Sitting on a stone bench in the park, Xiao-Mei noticed that the flowers in the botanical garden were turning brown and withering; their fragile stems scarcely supporting the remnants of their once brilliant blossoms. The only remaining hint of the past summer‘s splendor was a few green leaves on the trees in the arboretum, tenaciously clinging to branches as if defiantly refusing to become part of the cyclical phases of the seasons.
Cracking dry soil was counter-intuitive to the perpetually moist climate of the island which more than likely meant that the park maintenance crews had failed to properly water the flora. She wondered how many other parks out the many in Taipei were suffering from the same neglect.
The people in the park were bustling about her in contrast to her motionless state caused by hesitance to carry out a previously conceived plan that she knew was the only viable option to save her husband. She felt like she was frozen in time and the world was passing before her eyes. But the changing of her shadow cast by the sun on the flagstone path, caused by the rotation of the earth, was a reminder that time was indeed passing for her as well and that she should continue on with her mission.
The unusually brisk and nippy November winds prompted her to pull her knitted jacket around her neck as tightly as possible. But this did little to comfort her physically and certainly had no effect on her disconsolate emotional state. She was snapped back to reality from her melancholy when she was approached by a young boy sparsely dressed in dirty ragged clothing.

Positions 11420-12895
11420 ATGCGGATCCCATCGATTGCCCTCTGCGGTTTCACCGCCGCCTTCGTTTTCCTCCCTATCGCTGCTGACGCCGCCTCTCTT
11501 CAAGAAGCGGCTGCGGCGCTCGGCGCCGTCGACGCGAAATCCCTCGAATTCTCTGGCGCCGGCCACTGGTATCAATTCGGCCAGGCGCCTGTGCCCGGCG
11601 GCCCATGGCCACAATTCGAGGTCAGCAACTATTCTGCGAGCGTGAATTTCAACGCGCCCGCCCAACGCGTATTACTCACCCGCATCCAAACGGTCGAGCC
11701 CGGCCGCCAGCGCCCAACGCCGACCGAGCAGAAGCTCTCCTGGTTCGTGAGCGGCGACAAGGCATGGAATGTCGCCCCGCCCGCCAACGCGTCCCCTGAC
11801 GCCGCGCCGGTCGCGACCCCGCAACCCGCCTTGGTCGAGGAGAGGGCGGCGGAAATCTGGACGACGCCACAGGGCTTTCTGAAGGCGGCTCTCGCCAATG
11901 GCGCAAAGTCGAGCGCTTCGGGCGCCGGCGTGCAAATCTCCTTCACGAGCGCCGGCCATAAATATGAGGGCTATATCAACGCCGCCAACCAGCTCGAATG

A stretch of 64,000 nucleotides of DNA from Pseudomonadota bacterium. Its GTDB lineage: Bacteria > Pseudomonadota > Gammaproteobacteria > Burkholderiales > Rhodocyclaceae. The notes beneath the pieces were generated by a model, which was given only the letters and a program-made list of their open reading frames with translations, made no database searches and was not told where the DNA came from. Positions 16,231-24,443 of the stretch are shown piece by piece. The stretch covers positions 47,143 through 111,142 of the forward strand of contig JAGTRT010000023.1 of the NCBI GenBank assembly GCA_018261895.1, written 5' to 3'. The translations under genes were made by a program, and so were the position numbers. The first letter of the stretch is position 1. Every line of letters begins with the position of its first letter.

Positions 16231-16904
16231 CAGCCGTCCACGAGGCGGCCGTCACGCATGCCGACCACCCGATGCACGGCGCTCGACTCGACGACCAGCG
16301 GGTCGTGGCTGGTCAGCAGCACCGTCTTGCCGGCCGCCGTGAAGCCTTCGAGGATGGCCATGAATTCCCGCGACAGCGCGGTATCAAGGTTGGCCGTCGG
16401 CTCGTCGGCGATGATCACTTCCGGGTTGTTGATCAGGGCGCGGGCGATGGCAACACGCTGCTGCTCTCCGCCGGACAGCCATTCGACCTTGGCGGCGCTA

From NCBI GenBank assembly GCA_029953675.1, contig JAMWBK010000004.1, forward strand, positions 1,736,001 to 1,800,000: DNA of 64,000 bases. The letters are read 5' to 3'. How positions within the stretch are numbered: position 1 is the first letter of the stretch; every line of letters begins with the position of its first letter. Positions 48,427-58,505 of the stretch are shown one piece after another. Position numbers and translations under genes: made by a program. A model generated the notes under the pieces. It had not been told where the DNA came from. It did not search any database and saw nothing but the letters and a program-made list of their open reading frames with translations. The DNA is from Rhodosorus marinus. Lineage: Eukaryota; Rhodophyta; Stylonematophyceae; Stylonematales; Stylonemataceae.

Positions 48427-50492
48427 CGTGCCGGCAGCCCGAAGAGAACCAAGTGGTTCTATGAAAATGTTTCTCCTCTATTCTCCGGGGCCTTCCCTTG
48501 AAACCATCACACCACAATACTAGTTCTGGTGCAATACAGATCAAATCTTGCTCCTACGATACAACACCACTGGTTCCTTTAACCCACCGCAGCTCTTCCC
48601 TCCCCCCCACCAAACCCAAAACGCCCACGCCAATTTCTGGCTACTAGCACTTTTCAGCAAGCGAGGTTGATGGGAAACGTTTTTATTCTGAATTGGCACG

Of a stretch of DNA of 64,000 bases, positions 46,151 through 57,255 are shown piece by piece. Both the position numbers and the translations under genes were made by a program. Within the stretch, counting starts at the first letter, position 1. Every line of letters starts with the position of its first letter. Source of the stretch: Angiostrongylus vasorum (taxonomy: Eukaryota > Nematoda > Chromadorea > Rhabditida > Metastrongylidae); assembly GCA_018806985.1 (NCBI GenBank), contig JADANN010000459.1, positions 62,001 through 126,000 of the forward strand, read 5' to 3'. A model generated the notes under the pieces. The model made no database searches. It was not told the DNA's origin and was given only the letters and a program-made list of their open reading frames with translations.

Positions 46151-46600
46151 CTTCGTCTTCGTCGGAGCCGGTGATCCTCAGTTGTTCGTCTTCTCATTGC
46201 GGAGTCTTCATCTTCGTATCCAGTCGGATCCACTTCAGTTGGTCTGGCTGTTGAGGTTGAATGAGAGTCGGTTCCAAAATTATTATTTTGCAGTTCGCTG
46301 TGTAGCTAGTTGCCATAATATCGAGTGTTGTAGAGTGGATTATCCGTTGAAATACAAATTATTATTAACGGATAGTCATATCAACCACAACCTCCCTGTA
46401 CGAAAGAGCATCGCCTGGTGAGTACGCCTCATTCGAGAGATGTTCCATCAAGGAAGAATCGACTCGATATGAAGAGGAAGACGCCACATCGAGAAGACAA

“Auntie, give me some money!”
Xiao-Mei’s initial pity for an unfortunate 10 year old boy turned to resentment when she realized he was just a beggar.
“Auntie, please can you give me a little money? My mother and I haven’t eaten for several days and are weak from hunger.”
He pointed to his mother shamefully hiding behind a nearby tree. Her clothing was also dirty and stained. Her white shirt and black dress were nearly the same color of drab grey and her sallow complexion was evidence of a prolonged sparse existence.
They had obviously slept in the park overnight, most likely as an alternative to the more dangerous streets. They were cold and hungry and in desperate need of food if they were to ward off hypothermia and subsequent death. Yet the mother’s pride and self esteem prevented her from obtrusively begging for money from strangers. However, her son had no such compunction.
She felt empathy for the mother because in some ways their situations paralleled each other. She too, was in fear for the well being of her loved ones and would need to depend on the generosity of others to extricate her family from the looming predicament.
Her compassion compelled her to reach into her purse for a donation but, she was stopped by a thought before she could extract the money. Who is not short of money? I might as well be a beggar in the park with the insurmountable debt I am about to incur.
When she hesitated, the boy returned to his mother. In that instant, Xiao-Mei had a change of heart at the thought of finding two frozen bodies in the park tomorrow. The guilt of refusing to alleviate the suffering of the less fortunate and causing their death would only increase her already heavy burden. Besides, she thought, a couple hundred dollars is insignificant compared to what she needed to raise for her husband’s defense.